I might be able to create an object which manages it...
 
V

Victor Bazarov

Simon said:
Unfortunately I can't do this because it must fit into a legacy design.
However the foo object lifetime is bounded by a particular function so
I might be able to create an object which manages it...

It could be the limitation of your "legacy design", of course, but if you
can, put the definition for your 'MyStaticFoo' in the same module as the
object that attempts to access it in the destructor (that's what causes
the problem, as I understand it) and place 'MyStaticFoo' _above_.

If you cannot due to aforementioned limitations, use the dynamic memory
approach, and rewrite the legacy stuff ASAP. Static initialisation fiasco
is a bitch and there is no way to fix it, only to avoid it.

V
 
R

Ricky Liu

Simon said:
I have a C++ file which needs to work along these lines:

class foo
{
private:
int i1_;
public:
foo():i1_(12){}
~foo()
{
ExecuteSomething(); // Must be executed before program exits
}
int GetI1(void)const{return(i1_);}
void SetI1(int i1){i1_ = i1;}
};

static foo MyStaticFoo;

extern void f1()
{
MyStaticFoo.SetI1(13);
}

extern int f2()
{
return(MyStaticFoo.GetI1());
}

In other words, it needs to retain some state in a static object. On
program exit, the static object's destructor must be called.

Unfortunately, it seems that foo's destructor is (sometimes) being
called before some of the functions which need to access it.

How can I change this design so that foo is not destroyed until I'm
finished with it?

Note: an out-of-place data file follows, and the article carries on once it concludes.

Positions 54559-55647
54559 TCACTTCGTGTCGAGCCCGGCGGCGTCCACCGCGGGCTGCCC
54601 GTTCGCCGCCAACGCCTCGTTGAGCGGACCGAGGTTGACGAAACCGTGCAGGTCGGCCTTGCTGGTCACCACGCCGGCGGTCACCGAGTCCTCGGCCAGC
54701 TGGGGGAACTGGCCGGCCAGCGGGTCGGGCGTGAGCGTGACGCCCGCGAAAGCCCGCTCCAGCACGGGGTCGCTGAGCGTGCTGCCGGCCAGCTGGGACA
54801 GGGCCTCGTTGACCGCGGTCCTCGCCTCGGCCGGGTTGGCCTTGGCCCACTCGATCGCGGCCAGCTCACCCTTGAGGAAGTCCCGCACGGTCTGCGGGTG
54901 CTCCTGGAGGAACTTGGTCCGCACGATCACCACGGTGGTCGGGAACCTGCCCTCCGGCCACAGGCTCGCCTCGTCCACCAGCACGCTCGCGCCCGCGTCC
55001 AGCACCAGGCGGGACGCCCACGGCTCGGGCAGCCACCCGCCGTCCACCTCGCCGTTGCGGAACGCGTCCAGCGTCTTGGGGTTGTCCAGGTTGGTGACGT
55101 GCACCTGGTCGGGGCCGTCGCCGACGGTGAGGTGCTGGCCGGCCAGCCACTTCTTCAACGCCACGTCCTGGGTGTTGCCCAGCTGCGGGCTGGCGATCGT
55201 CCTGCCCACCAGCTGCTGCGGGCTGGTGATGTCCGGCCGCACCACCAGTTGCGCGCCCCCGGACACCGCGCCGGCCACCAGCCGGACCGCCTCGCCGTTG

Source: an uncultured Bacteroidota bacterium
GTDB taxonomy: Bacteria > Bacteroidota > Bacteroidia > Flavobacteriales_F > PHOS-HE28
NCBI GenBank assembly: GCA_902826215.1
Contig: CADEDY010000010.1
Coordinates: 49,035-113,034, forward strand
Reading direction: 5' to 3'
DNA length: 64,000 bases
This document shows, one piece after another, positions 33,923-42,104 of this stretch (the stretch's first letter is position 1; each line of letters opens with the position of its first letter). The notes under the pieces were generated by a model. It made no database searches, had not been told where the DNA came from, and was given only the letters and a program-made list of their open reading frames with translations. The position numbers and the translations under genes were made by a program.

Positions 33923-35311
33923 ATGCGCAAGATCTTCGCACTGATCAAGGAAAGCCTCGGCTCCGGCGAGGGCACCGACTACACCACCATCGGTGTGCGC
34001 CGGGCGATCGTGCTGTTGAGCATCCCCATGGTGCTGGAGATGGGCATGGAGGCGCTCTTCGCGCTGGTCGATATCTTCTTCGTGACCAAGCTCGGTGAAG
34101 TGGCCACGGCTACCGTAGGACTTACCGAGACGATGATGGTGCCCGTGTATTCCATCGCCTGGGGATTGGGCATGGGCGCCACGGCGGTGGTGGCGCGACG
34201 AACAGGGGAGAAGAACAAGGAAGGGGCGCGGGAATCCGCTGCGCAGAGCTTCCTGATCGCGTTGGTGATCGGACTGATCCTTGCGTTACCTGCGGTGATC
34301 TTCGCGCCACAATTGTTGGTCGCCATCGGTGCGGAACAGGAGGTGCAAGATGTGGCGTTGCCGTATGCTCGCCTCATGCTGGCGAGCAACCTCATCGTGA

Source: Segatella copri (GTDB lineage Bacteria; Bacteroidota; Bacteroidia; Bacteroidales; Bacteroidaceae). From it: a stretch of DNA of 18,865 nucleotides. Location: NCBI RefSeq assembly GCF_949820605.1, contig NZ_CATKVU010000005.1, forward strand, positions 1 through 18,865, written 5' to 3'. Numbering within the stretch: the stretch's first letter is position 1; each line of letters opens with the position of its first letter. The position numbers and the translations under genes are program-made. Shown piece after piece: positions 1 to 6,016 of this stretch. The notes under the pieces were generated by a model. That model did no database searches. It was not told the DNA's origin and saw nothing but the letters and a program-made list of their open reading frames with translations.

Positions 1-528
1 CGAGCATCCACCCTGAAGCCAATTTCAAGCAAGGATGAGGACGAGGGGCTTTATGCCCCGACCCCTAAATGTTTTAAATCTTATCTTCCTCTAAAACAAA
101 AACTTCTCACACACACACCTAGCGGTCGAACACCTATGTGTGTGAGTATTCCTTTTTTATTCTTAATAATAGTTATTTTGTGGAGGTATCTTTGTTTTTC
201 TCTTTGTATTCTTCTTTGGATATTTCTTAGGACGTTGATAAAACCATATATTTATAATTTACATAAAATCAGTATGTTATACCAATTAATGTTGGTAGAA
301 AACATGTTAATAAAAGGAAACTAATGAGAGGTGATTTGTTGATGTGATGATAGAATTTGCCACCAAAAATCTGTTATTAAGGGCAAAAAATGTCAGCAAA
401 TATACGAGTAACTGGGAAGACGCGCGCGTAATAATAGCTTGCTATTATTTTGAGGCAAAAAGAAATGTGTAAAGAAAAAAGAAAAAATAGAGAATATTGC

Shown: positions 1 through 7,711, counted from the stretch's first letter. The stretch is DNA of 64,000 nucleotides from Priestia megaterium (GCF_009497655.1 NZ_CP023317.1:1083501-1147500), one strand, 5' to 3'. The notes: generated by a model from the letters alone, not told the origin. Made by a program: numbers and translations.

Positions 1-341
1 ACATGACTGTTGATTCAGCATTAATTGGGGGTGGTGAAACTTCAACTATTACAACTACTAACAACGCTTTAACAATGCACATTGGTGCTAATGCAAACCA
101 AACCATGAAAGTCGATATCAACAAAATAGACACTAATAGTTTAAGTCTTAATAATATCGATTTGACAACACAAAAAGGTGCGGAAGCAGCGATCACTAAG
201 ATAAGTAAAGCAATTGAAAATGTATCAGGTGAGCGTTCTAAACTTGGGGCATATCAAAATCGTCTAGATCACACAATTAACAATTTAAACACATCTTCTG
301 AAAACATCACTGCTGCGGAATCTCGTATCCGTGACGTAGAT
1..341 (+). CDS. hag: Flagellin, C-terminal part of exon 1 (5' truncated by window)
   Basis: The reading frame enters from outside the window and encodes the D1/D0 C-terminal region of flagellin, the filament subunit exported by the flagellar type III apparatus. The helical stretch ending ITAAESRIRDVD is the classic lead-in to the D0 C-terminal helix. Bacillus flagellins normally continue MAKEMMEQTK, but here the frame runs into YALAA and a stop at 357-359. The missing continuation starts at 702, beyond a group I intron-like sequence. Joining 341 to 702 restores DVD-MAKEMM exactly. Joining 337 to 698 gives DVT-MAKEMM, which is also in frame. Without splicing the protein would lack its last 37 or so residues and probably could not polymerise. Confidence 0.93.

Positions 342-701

I can't change
static foo MyStaticFoo;
to
static foo* MyStaticFoo = 0;

and use dynamic allocation, because then someone will have to remember
to call delete on the object, and if they forget, the destructor won't
be called.

I don't think I can use a singleton pattern either, because I still
can't guarantee that the object won't be destroyed while I still need
it.

Any thoughts?
It is the dead reference problem of the singleton pattern. As described
in the book Modern C++ Design by Andrei Alexandrescu, you can deal
with it in 3 ways:
1. Ignore it (which is not applicable in your case)
2. Recreate it (Phoenix Singleton)
3. Singletons with Longevity

Since MyStaticFoo keeps states, the 2nd choice is not applicable as well.
You can make use of the Loki library provided by the author for free.
You can download it by following the author's home page:
http://www.moderncppdesign.com/

Ricky
 
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S

Simon Elliott

It is the dead reference problem of the singleton pattern. As
described in the book Modern C++ Design by Andrei Alexandrescu, you
can deal with it in 3 ways:
1. Ignore it (which is not applicable in your case)
2. Recreate it (Phoenix Singleton)
3. Singletons with Longevity

Since MyStaticFoo keeps states, the 2nd choice is not applicable as
well. You can make use of the Loki library provided by the author
for free. You can download it by following the author's home page:
http://www.moderncppdesign.com/

Thanks for this. I'm not familiar with the concept of "Singletons with
Longevity". Andrei Alexandrescu's book is refrred to so frequently that
I think it's time for me to buy a copy...